HON ALISON XAMON (North Metropolitan) [6.11 pm]: There has been a flurry of activity in the other place this week and I note some very overdue legislation has been introduced. I am pleased to see reforms in work health and safety, family and domestic violence and also the child protection space, but I am continually frustrated that we have still not seen any of the long-promised reform in the youth justice space. It is well recognised that we need to review and reform the Young Offenders Act. Previously, both the government, as well as the former government, have recognised this. In fact, in December 2016, the then Department of Corrective Services released a green paper. It sought and received a range of stakeholder submissions and recommended a number of important changes to the act. Since that time, I have been chasing this matter up with the minister and have regularly asked about the government’s intentions to follow through on these reforms.
In September 2017, in response to my parliamentary question, the minister indicated the review was still in progress and that preliminary analysis of stakeholder feedback had been done and that finalisation at that point, I was told, was dependent on machinery-of-government changes. I remind members that machinery-of-government changes kept youth justice in limbo for an incredibly long time; it was only this year that we finally got confirmation that it was never getting transferred into Communities.
Then, when I asked again in June 2018, I was told the review was on hold—again—pending the outcome of machinery-of-government changes. In October 2018, when I asked again, following the release of an Office of the Inspector of Custodial Services report that recommended legislative changes to clarify the use of confinement and isolation at Banksia Hill, the minister’s response was that the government intended to undertake a comprehensive review of the act, I was assured, with no mention made at all in that answer of the half-done review from the previous year.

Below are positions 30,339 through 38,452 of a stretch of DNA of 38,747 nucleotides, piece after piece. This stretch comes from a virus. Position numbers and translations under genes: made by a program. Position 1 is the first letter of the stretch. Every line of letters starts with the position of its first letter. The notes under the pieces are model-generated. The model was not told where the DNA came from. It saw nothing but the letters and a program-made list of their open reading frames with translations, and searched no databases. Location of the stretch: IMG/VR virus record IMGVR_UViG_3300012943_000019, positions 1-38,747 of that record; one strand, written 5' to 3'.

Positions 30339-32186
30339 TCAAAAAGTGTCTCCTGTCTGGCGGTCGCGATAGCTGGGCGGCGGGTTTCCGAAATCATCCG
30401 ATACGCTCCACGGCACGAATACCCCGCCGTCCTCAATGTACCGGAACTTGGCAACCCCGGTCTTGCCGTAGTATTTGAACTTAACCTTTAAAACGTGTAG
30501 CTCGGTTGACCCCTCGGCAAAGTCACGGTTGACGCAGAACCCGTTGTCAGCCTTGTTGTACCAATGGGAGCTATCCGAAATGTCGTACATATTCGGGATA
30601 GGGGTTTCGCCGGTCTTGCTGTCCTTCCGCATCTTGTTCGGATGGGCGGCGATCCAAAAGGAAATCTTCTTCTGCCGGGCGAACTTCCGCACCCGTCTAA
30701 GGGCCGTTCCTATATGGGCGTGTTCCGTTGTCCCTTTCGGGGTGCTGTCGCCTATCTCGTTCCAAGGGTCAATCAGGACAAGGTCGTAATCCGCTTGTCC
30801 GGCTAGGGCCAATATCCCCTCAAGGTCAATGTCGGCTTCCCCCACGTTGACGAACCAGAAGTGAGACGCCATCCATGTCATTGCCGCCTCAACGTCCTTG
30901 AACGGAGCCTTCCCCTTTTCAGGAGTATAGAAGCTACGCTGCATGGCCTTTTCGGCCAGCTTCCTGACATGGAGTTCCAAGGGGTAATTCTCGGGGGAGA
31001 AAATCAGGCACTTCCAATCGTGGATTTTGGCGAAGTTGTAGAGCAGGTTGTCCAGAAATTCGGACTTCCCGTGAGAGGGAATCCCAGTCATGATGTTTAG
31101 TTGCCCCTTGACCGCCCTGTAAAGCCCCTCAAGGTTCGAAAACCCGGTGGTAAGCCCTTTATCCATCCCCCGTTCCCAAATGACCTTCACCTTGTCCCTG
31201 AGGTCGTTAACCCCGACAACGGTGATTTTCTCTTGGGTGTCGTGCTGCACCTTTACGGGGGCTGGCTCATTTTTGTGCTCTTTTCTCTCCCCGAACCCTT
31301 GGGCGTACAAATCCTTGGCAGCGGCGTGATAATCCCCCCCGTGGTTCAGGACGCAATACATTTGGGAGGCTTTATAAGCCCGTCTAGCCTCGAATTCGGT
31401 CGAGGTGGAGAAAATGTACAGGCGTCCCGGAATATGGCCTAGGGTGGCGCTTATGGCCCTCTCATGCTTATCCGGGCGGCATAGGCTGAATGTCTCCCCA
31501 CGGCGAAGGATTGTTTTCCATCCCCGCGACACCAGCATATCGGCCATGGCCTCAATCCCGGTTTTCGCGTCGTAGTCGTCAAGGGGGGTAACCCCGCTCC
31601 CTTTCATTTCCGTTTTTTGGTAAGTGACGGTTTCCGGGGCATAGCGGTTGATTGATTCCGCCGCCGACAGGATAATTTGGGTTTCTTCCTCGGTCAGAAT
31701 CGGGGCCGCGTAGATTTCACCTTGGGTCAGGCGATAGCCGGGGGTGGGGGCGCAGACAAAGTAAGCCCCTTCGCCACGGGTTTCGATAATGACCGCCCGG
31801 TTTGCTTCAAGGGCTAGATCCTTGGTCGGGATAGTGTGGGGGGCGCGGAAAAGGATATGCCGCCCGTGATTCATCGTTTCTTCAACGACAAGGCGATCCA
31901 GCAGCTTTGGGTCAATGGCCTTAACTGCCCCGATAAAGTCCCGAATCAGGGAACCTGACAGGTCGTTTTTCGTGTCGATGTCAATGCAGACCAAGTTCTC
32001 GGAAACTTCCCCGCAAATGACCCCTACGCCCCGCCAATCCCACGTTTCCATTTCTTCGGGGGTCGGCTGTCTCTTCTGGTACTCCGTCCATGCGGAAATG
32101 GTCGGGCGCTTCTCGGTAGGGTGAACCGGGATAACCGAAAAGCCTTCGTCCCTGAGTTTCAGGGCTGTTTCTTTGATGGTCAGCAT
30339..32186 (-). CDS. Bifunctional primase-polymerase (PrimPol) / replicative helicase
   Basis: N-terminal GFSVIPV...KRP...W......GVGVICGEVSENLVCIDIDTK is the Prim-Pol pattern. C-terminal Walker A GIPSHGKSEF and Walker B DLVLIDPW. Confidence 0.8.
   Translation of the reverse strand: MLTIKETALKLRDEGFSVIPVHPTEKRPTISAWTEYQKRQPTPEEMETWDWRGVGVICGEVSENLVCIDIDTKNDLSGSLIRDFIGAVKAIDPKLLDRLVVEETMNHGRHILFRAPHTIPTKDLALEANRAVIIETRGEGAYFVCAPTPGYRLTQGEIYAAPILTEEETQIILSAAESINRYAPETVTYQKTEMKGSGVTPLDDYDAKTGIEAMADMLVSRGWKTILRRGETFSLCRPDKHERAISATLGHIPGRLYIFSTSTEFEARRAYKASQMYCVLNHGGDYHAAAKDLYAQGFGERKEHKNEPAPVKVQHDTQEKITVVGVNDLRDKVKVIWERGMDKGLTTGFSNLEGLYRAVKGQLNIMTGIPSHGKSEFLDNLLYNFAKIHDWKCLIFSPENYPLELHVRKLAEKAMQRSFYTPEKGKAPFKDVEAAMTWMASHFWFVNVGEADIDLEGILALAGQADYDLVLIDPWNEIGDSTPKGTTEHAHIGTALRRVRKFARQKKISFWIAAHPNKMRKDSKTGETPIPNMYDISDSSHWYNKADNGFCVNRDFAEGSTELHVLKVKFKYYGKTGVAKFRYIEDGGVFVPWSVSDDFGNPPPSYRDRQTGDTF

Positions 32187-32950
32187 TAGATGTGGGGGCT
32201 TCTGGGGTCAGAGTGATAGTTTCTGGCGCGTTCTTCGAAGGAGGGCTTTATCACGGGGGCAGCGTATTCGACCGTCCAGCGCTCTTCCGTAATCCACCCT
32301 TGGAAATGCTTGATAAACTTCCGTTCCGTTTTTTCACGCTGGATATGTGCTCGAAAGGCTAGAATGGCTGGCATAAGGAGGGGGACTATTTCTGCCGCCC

In April this year, the minister indicated the terms of reference of the review would be finalised by mid-2019. Just over a week ago, on 20 November, when I asked most recently, I was advised that, nevertheless, to date, no terms of reference have been developed and no review has commenced let alone been completed. I have to say that although the minister’s intentions in this area are absolutely as clear as mud, what is abundantly clear to me is that youth justice reform is absolutely not a priority. I am really disappointed about that. The 2016 green paper noted— this is a direct quote —
... law reform is essential if we wish to ensure the YOA remains relevant in our changing society.
I could not agree more. We need legislative reform to raise the age of criminal responsibility, because we know that detention is destabilising and harmful to children, and 10 years old is far too young to be in a maximum-security prison. We are talking about kids who are in year 4 at school. It is too young to be separated from their family and community and to be exposed to the type of environment that we know will increase their chances of reoffending in the future. I remind members that Australia is completely out of step internationally on this issue. We need change to make sure that we are better entrenching the principle that the detention of children must always be an absolute last resort. As the green paper notes, detention is a detrimental and ineffective response to youth crime, and it is also really expensive, so if that is a person’s bag, they should be well and truly behind reform. We know that there are far too many children and young people in detention who are yet to be convicted of an offence or, as I have spoken about over the last few years, have been deemed eligible for release but because of a lack of support, appropriate accommodation or access to alcohol and other drugs services are being kept in prison far longer than they otherwise would be.